Why Scientists Make Real Animals Interact With VR in the Lab

the lab freemovr
Kirill Kurashov | Shutterstock.com | Image Edited by Edgy Labs

New VR technologies are allowing living animals to interact with computer controlled stimulus. How useful are the observations?

If we could dress up as a convincing elephant, we might figure out why elephants are afraid of mice. If we could strap on tentacles and live underwater, we might discover why octopus mate in such unusual and tragic ways. More importantly: understanding these impulses could lead to better understanding of animals, humans, and potentially artificial intelligences as well.

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Fruit Flies & Mice Play VR Video Games

In today’s “Eye on Sci-fi” feature, Edgy Labs focuses on an experiment involving two unlikely teammates: fruit flies and virtual reality.

Meet FreemoVR: a VR for “freely moving animals”. In this instance, those animals happen to be fruit flies and mice. While instituting experimental control over the subject’s visual experiences, it tracks the subject’s naturally occurring behavior. The VR tech uses gaming technology and spatial calibration of PC displays to produce accurate images from the subject’s perspective.

image of mouse for article on VR and animal experiment FreemoVR for virtual reality
Alexas_Fotos | Pixabay.com


Fruit flies exhibited real-world behaviors such as flying around pillars. Mice displayed preferences for pathways closer to the floor vs. higher ground. All of these results came about as a result of VR rendered environments.

The hope is to recreate the neural signals real animals exhibit when responding to given stimulus.

To quote the article in Nature, “FreemoVR technology facilitates detailed investigations into neural function and behavior through the precise manipulation of sensorimotor feedback loops in unrestrained animals.

Beyond the initial results, the company also plans on looking into the differences in brain waves. Eventually, they will compare brain activity from real-world experiences to the VR experience brain activity.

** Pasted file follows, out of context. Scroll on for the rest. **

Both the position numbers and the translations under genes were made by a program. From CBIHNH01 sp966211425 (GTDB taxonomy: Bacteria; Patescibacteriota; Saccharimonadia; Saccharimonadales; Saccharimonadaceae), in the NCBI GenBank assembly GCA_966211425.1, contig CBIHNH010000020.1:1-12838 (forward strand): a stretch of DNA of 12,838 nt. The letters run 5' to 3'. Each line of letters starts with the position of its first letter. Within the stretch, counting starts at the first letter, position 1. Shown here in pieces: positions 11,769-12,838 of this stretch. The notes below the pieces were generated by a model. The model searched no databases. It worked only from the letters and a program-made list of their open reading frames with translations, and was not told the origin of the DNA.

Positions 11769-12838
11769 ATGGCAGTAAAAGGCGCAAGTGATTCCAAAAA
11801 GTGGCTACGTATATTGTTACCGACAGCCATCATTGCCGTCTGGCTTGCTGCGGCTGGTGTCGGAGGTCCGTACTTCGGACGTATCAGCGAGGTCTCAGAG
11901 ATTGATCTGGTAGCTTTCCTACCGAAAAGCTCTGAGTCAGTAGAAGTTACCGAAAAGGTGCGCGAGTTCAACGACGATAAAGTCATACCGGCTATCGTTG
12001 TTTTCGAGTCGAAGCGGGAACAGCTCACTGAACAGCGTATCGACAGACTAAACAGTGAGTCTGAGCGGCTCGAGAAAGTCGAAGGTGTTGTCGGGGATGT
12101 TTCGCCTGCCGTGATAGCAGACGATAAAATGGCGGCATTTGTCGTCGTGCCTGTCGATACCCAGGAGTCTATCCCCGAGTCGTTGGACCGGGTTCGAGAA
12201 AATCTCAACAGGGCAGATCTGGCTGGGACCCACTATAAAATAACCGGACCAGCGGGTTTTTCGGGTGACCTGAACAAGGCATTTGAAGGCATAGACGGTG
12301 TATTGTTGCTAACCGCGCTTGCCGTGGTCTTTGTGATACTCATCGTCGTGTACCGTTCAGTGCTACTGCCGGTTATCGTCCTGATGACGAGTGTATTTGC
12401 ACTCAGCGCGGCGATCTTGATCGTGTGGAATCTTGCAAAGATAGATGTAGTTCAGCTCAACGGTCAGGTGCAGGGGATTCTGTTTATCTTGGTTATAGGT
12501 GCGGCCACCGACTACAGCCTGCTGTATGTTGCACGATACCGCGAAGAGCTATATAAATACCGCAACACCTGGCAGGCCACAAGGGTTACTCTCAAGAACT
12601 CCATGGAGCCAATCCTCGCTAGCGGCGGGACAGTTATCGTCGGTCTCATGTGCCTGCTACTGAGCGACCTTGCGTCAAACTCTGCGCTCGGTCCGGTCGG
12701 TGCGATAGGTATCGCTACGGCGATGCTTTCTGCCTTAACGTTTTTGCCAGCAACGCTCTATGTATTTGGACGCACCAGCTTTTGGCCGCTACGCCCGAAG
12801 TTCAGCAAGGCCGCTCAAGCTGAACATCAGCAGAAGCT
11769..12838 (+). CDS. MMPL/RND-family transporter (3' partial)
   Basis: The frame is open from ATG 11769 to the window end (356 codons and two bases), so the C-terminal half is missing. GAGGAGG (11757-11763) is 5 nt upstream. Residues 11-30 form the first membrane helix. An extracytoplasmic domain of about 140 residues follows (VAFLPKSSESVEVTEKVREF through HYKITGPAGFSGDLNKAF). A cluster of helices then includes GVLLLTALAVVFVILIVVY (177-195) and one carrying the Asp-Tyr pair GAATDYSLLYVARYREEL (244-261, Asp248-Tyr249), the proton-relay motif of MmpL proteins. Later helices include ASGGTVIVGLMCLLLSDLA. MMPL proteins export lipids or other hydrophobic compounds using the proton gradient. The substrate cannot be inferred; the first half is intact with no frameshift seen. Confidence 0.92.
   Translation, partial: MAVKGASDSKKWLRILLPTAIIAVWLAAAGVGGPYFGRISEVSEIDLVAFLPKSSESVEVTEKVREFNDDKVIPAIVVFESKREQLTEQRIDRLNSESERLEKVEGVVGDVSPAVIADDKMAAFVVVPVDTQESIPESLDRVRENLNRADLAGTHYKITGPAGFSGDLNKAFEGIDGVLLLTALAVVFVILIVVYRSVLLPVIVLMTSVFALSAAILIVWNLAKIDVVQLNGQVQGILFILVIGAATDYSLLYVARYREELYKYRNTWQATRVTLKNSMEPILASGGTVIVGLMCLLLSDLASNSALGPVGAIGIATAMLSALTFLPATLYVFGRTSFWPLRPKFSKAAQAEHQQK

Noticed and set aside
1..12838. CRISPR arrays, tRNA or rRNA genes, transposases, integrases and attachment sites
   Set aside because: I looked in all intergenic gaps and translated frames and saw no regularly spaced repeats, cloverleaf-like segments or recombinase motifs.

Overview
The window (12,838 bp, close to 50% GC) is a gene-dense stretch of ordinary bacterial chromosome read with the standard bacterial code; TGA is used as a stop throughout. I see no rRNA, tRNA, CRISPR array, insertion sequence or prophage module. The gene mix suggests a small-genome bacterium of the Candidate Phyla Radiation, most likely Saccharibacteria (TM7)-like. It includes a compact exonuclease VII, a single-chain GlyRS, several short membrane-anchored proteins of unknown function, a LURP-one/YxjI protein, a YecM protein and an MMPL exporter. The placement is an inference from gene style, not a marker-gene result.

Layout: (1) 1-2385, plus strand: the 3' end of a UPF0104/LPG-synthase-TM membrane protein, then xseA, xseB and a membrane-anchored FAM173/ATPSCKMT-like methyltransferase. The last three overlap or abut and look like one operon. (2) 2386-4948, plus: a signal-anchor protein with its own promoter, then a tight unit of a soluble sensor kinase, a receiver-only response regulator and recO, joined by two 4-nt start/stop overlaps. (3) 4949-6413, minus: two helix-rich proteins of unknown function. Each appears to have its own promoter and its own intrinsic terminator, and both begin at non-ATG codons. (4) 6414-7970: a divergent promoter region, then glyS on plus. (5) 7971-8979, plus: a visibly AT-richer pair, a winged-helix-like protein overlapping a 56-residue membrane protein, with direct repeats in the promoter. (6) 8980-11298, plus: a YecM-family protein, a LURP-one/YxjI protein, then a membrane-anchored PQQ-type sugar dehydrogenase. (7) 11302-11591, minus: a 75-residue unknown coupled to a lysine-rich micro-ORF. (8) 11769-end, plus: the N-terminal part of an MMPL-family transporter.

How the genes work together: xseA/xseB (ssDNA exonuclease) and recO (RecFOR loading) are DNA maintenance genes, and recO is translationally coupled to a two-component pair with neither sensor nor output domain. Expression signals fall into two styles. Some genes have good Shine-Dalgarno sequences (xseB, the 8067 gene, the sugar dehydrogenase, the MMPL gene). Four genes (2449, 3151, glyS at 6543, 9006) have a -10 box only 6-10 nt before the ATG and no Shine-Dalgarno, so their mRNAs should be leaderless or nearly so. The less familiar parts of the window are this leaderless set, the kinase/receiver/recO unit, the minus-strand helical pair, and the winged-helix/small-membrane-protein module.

Moral Questions

Many fear what animal testing will eventually cause in the future. After all, many companies (especially in the cosmetics realm) has discontinued animal testing. If you extrapolate this into the future, the question is no longer what is we tested on animals. The question becomes: what if we test on humans.

image of Sean Bean in The Island for article on virtual reality VR experiment FreemoVR
Sean Bean in The Island | Dreamworks Pictures | Warner Bros.

Even if you substitute organic life for AI, the moral implications are enormous. The 2005 Michael Bay film The Island asks these questions. Though alleged to be a ripoff of the movie Parts the Clonus Horror, the film focuses on Ewan Mcgregor‘s character. He discovers that he (and all of his community) are clones for influential people in the real world.

Their whole world is a lie and they are lab rats for testing and harvesting. Does that render their experiences in that controlled facility false positives?

Fabricated Memories Yield Legitimate Responses

Despite the question of morality, the experiences the characters have in “the facility” are still very real. The fact that they were manufactured didn’t affect the reality of the reactions and experiences.

Similarly, the fruit flies and mice in the experiment exhibited behaviors they would in real life in the VR world. Further questions about the results of this experiment include treatment for those with depression. But potential drawbacks could be cost or accessibility.

image of woman using VR headset for virtual reality article on FreemoVR experiment
Pexels | Pixabay.com

Further questions about the results of this experiment include treatment for those with depression. But potential drawbacks could be cost or accessibility, as touched on in our recent Wonder Woman article.

Does the fact that these things happen in VR invalidate the experiences? Could a San Junipero-like world become a reality once VR becomes commonplace? 

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